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The right treatment — distinguishing technical and ethical dimensions

May 1995
(MA thesis in
Health Care Ethics)
by Stuart Donnan

The summary is shown opposite; the full document will be added later.


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website updated on 18 September 2016

The thesis begins with the axiom that student health professionals, medical students in particular, are pressured by many circumstances - including their perceived ignorance and the context in which they learn - to focus on facts, that is, on technical dimensions of health and health problems.

Since the concept of the right treatment manifestly includes, at least to some extent, ethical or moral dimensions, the thesis next addresses possible definitions of ethical or moral which would be useful in a learning context.

Out of this arises a redefinition of the original problem which could be seen as the conflict, both in learning about and in practising health care, between facts and values.

Further consideration is then given to the meaning of value and values, and the document Core Values for the Medical Profession in the 21st Century is analysed.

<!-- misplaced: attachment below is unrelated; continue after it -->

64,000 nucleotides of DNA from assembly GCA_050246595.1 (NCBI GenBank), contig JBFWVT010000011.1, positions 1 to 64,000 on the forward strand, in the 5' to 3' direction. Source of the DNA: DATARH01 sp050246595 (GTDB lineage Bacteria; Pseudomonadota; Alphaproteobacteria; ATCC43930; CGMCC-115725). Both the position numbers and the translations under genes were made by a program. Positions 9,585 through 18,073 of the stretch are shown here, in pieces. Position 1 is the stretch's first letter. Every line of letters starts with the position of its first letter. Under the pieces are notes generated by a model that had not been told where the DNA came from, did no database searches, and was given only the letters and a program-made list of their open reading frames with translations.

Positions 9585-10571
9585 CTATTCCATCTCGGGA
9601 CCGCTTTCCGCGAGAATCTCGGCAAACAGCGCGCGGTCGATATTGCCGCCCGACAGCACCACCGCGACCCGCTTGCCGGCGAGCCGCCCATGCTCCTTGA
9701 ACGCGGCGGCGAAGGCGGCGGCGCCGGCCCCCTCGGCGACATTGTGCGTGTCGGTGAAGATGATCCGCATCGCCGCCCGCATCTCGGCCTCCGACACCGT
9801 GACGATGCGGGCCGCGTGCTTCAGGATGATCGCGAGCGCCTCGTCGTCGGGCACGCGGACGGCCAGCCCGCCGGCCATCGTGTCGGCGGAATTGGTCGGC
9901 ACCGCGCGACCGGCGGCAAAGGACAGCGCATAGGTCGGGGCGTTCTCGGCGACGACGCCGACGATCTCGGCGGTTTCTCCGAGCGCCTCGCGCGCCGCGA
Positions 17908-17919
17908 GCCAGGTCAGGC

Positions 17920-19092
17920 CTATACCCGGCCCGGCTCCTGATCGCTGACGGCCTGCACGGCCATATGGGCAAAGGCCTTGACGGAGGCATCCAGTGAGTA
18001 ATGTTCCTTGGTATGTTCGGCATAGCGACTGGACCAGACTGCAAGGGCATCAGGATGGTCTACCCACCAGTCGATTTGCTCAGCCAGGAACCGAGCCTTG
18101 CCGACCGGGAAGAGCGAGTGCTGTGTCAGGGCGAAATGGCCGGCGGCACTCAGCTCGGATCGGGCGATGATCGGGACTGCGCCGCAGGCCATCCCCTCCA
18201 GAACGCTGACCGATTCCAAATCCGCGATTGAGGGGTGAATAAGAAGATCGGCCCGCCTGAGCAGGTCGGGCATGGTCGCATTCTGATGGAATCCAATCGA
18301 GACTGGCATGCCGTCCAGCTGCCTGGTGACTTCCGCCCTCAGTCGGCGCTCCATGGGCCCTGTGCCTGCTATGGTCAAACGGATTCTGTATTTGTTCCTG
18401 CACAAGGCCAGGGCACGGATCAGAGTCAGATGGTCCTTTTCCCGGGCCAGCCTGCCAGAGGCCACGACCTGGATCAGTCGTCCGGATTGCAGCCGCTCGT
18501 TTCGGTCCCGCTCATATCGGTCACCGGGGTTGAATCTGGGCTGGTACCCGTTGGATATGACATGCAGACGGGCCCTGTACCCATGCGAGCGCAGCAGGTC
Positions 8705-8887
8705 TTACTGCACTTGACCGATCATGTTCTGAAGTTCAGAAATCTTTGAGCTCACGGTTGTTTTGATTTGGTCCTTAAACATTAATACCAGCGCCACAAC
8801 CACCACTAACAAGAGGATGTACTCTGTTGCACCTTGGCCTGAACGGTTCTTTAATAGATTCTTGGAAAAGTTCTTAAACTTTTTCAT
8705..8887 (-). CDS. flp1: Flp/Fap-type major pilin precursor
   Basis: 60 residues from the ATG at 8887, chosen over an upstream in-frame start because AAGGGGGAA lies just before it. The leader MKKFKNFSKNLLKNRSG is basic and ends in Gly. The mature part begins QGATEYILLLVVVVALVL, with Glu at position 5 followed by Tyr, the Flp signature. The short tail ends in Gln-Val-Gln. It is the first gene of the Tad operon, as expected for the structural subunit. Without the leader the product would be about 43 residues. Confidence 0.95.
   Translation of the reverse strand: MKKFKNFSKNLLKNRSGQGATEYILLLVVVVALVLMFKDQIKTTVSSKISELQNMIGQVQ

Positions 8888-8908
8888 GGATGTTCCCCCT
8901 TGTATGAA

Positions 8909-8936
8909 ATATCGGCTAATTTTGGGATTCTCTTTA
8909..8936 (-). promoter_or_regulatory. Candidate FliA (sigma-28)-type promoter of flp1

In this discussion it is noted that relatively little attention is given to conflicts and dilemmas at any level above or beyond an individual patient, and how they might be addressed.

It is then suggested that values might be seen to be of more importance and salience than sometimes is the case, if attention in teaching and learning was addressed to interpersonal dimensions of health care including communication skills, and to the management and care of people rather than of illnesses.

A vital aspect is the need for awareness of value dimensions; they can clearly not be addressed or leamt about if they are not perceived.

It is also suggested that everyday decisions and problems are an important focus for learning rather than just spectacular and hard cases, since most clinical encounters and therefore overall the majority of ethical or value aspects of health care arise in rather routine circumstances.

The new problem-based curriculum at Manchester Medical School is analysed in some detail, to see how values are or might be addressed.

The main problem seems to be that dilemmas at a resource or group or community level rarely arise in problem-based learning unless a different sort of problem from the customary individual patient is presented.

In summary it is proposed that what student health professionals need to leam about is values rather than ethics, specifically how to determine and weigh up the various value dimensions of health care problems ranging from societal to professional to individual values (of both the carer and the client) and also how to balance process issues and outcome issues.

That there is no right answer - that is, no right treatment as determined by the professionals alone - is seen as a prompt to learning to discern both all the relevant values and also the relevant decision-makers.